As to the substantive aspect of what is to be construed, even an implied contract requires a "meeting of the minds", Engelbrecht v. Property Developers, Inc. (1973), Ind. App., 296 N.E.2d 798, and such is a requisite to the existence of a valid contract, Ind. Service Corp. v. Town of Flora (1941), 218 Ind. 208, 31 N.E.2d 1015. But this actually says no more than was said when it was held that a court may not re-write a contract for the parties, Puetz, supra.

A helpful analytical framework is suggested by 3 Corbin, Corbin on Contracts ยง 537 (1960). There, if the promisor knew or had reason to know the meaning that the promisee in fact gave to the promisor's words, then the promisee's understanding shall be given effect. This is explained as being the result of securing the realization of expectations reasonably induced by the expressions of agreement. As pointed out by Corbin, before determining legal effects the court must discover what the promisee's meaning was and whether the promisor knew or had reason to know that meaning. This test was expressed by our Indiana Supreme Court in Western and Southern Life Ins. Co. v. Vale (1938), 213 Ind. 601, 12 N.E.2d 350.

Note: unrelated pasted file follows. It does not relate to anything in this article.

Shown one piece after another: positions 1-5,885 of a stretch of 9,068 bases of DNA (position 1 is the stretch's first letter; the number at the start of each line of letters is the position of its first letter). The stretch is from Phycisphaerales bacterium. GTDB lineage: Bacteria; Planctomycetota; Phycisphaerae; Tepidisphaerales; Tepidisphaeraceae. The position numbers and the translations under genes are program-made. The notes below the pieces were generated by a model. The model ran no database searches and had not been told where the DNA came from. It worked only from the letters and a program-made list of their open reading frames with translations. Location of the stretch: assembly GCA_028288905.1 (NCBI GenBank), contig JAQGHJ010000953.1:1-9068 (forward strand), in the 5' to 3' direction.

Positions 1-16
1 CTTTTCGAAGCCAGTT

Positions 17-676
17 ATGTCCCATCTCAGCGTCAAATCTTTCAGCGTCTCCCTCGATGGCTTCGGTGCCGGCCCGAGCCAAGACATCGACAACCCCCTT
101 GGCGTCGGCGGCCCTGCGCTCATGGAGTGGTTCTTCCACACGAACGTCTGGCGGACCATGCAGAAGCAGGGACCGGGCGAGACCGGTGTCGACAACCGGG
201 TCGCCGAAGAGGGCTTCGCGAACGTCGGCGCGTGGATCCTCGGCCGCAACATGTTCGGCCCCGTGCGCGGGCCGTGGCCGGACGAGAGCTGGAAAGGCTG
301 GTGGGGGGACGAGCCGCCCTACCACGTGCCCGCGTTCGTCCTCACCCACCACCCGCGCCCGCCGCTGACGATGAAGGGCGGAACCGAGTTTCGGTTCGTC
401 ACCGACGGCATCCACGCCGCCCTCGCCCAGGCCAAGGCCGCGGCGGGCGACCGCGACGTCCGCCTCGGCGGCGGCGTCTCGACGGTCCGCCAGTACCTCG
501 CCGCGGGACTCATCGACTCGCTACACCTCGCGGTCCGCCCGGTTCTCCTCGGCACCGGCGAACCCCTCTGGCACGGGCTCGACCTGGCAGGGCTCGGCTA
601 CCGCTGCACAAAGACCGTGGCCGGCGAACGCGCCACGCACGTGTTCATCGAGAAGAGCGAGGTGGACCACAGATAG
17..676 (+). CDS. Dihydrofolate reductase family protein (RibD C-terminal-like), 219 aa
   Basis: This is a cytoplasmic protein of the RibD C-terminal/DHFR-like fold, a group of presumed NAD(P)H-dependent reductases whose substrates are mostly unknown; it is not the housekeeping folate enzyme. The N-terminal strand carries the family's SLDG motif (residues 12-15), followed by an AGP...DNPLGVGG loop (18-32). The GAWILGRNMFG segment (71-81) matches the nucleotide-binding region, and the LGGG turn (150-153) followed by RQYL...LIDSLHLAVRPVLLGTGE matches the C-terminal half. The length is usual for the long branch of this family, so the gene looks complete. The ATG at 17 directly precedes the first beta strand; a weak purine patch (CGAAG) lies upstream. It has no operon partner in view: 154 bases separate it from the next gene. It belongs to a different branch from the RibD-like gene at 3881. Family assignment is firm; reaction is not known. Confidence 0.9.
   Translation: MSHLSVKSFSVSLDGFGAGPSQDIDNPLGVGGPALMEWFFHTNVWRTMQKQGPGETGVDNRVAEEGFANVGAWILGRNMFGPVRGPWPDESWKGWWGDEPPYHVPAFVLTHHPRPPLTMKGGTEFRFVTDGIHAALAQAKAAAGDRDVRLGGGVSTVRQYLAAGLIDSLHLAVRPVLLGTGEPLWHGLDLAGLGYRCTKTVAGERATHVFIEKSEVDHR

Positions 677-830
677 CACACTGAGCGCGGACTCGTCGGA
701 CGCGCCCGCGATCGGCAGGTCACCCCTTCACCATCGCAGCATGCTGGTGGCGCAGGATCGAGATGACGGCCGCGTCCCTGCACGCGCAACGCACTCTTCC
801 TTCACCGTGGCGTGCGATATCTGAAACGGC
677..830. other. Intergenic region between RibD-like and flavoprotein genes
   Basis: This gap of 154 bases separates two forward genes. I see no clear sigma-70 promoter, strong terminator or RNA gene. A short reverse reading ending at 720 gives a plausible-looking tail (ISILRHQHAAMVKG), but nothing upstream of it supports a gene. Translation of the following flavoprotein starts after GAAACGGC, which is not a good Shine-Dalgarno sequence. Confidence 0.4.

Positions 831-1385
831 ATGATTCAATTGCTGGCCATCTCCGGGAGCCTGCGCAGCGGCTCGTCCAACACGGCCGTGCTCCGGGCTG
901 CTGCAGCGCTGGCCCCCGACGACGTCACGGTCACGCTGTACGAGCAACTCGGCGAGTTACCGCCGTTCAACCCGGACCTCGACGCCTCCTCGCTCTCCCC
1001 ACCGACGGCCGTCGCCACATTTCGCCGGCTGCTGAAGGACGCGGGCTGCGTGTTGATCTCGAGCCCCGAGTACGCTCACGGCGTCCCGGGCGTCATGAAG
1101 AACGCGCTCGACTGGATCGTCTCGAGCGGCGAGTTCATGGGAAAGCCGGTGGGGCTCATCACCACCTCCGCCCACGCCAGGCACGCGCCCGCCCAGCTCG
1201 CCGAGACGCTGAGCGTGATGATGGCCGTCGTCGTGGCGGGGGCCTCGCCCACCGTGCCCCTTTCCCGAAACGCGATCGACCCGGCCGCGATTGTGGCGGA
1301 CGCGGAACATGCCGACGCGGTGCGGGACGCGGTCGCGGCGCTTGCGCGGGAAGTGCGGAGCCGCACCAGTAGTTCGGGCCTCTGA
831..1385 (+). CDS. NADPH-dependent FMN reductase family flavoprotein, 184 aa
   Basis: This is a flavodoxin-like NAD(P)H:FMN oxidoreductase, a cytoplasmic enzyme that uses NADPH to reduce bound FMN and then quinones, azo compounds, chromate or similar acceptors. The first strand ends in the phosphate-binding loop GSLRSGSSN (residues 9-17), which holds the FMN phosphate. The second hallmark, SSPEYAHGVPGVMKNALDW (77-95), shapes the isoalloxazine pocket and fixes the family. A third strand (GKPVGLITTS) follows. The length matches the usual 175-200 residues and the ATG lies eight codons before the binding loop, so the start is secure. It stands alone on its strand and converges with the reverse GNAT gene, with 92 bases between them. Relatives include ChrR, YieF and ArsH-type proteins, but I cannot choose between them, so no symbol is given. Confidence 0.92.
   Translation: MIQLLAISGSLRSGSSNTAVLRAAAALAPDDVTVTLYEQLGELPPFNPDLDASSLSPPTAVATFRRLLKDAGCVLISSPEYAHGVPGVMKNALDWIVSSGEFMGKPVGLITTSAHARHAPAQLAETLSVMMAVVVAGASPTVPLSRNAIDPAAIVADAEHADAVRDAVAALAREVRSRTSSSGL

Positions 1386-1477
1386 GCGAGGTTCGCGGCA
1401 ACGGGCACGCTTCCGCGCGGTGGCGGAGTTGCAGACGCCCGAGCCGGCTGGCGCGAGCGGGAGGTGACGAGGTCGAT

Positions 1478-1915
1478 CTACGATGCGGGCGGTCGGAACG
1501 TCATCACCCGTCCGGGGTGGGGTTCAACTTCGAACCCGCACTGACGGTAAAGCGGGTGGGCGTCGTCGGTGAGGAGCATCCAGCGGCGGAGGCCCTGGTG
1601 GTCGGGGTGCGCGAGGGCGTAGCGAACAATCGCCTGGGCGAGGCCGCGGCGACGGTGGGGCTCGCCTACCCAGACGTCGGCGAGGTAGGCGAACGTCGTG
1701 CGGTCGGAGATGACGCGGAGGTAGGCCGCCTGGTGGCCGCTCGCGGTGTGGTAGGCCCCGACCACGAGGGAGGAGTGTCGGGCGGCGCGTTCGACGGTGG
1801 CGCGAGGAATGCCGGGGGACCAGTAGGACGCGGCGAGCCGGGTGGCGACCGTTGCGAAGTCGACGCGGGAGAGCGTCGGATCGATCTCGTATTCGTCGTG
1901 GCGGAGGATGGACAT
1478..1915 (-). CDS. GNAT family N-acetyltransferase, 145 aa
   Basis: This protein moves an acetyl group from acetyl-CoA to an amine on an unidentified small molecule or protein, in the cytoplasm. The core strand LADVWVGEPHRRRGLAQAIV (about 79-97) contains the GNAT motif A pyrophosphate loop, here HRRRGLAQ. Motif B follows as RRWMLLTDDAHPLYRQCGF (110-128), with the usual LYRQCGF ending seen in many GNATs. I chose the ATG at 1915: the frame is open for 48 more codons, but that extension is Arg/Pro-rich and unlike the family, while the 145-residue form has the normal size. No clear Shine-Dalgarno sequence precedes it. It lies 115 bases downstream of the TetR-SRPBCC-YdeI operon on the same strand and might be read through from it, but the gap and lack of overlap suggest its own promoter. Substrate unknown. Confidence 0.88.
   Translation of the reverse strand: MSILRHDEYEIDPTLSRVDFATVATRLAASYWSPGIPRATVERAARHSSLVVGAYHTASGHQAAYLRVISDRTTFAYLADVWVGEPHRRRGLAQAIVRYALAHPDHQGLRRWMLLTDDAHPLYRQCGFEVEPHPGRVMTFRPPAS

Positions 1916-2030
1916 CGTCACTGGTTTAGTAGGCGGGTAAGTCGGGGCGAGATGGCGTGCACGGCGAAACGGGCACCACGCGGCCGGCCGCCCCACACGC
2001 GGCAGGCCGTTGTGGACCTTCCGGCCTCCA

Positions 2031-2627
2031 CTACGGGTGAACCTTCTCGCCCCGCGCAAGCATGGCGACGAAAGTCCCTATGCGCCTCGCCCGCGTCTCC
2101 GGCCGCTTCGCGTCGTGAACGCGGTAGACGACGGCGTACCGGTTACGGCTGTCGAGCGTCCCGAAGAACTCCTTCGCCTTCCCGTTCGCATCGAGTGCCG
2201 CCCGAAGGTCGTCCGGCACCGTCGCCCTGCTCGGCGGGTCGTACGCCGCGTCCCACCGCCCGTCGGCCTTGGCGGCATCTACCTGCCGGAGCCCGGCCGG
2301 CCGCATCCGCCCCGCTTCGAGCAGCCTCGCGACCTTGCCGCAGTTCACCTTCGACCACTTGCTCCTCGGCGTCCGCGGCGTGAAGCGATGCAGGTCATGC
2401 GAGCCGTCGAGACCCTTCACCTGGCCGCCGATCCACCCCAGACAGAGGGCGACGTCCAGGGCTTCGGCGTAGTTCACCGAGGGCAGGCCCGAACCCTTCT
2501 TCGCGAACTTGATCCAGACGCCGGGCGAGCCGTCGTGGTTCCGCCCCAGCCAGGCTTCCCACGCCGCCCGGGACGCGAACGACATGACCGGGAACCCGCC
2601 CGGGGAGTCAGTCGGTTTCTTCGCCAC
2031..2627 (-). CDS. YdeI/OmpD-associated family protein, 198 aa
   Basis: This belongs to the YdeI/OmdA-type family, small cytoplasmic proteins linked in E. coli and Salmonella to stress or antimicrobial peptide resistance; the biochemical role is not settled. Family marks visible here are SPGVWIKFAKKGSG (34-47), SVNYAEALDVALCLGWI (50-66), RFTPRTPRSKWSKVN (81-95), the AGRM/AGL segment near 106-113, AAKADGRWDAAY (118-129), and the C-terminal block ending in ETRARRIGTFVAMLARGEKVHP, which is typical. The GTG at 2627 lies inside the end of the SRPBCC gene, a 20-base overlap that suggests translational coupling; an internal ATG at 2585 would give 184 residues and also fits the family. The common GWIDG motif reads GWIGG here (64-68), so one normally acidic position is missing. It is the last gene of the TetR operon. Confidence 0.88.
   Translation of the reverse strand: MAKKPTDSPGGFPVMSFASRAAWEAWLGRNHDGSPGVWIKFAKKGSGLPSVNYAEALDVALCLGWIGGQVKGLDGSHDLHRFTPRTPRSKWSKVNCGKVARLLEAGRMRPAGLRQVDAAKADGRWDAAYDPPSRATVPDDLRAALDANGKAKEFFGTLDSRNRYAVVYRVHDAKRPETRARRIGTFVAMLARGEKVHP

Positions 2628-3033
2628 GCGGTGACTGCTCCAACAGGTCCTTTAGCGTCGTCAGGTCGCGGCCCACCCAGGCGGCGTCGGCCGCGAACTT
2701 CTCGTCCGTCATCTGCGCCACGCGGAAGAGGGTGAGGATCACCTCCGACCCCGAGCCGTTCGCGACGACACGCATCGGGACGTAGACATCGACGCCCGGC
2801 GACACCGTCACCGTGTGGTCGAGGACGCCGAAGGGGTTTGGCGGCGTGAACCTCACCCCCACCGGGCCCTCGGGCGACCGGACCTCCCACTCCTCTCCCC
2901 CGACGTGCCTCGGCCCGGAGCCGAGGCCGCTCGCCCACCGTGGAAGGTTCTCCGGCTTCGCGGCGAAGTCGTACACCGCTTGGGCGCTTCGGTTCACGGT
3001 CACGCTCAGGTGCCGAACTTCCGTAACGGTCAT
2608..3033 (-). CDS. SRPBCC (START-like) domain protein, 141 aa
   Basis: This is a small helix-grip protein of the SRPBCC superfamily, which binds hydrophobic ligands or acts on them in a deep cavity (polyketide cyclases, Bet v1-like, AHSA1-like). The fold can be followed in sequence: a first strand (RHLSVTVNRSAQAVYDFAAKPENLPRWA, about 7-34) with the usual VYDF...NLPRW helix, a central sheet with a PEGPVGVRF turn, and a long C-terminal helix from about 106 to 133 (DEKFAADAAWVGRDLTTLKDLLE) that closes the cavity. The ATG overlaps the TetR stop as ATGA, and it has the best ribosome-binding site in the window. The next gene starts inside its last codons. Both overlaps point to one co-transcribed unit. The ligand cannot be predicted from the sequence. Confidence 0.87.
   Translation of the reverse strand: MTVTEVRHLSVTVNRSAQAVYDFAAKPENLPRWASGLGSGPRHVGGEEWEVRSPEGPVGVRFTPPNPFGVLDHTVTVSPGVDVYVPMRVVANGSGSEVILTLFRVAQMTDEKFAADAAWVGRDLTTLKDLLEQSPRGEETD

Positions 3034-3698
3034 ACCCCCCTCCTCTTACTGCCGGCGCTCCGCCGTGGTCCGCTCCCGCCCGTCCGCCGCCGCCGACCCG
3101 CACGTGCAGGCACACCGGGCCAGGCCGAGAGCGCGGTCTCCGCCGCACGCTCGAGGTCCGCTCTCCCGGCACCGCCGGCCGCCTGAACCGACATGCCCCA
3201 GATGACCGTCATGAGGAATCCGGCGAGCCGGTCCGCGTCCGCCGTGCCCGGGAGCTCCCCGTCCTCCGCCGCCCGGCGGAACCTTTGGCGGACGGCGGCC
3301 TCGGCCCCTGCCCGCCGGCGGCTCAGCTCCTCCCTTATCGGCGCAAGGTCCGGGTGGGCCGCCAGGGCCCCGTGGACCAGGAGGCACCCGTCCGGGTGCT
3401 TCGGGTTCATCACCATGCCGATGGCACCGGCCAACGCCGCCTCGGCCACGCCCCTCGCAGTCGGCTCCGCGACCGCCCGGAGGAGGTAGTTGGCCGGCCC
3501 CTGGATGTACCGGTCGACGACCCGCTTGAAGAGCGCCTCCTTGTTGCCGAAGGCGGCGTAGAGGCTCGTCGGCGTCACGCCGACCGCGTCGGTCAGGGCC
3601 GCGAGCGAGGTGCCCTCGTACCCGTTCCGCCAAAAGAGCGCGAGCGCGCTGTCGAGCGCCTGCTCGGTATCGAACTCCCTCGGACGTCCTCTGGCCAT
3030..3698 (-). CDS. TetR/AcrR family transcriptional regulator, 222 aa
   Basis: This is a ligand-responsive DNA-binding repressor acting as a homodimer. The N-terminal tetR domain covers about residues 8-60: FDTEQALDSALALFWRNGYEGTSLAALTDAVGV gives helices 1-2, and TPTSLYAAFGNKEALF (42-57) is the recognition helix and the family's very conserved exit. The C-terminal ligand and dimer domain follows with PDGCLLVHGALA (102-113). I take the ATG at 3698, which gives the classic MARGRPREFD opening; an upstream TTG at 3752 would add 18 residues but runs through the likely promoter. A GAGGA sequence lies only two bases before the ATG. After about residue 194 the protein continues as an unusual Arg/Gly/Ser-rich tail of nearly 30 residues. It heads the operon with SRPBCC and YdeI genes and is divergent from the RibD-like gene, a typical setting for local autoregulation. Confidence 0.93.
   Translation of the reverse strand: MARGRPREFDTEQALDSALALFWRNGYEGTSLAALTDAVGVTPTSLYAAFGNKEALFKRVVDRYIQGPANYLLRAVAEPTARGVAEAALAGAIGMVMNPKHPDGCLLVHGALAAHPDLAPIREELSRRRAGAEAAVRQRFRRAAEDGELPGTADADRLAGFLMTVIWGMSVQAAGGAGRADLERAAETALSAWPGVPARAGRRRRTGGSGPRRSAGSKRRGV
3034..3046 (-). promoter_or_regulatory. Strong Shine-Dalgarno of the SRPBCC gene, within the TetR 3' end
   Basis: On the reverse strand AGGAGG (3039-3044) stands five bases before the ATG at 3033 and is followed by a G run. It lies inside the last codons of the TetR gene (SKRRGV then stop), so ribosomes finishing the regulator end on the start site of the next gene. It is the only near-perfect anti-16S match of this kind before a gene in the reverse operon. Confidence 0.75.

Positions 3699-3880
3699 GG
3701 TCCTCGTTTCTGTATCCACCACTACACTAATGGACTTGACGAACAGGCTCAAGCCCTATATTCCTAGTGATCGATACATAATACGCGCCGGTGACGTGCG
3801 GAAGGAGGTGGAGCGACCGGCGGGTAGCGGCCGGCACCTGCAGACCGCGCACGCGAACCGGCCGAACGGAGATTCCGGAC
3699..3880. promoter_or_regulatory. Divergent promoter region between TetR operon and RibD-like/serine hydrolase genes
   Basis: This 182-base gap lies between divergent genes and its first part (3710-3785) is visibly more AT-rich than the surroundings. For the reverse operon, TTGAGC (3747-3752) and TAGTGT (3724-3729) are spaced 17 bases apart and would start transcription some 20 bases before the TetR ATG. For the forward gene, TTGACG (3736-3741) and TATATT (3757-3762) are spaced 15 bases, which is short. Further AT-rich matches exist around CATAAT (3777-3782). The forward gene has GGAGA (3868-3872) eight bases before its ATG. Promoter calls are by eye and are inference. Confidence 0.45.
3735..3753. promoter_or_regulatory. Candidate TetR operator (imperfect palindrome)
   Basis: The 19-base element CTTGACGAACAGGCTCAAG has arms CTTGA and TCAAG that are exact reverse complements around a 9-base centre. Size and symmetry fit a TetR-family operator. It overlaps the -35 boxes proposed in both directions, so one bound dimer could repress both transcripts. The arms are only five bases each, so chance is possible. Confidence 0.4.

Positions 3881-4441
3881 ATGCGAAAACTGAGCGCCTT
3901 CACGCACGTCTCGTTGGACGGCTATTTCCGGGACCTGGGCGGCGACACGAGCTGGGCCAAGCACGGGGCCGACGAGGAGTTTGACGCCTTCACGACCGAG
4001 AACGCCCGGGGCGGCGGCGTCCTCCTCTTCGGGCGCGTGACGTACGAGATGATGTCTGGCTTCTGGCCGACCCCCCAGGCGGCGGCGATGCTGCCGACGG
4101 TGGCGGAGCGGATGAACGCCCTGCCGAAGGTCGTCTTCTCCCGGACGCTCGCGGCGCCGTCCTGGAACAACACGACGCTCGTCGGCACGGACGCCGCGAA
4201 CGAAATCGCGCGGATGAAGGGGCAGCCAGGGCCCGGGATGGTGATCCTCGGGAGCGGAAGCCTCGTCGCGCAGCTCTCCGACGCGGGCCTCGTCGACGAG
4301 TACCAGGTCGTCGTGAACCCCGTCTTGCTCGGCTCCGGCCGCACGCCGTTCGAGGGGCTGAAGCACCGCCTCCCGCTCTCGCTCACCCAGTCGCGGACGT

Since there is an ambiguity, circumstances other than the document may be considered, along with the whole document in attempting to ascertain the intent of the parties at the time of the agreement, keeping in mind that the court may neither create nor re-write duties and liabilities.

Thus, it may be seen from an initial examination of the document that Hardin intended at least to be allowed to connect to the sewers of the District. This much is clear from the document. As to who must bear the cost, that is, from the instrument alone, difficult to discern. If the time period at the making of the agreement is adopted, Cloverleaf should prevail. However, if *550 the time period subsequent to the agreement (when the connection was made) is adopted, the District should prevail.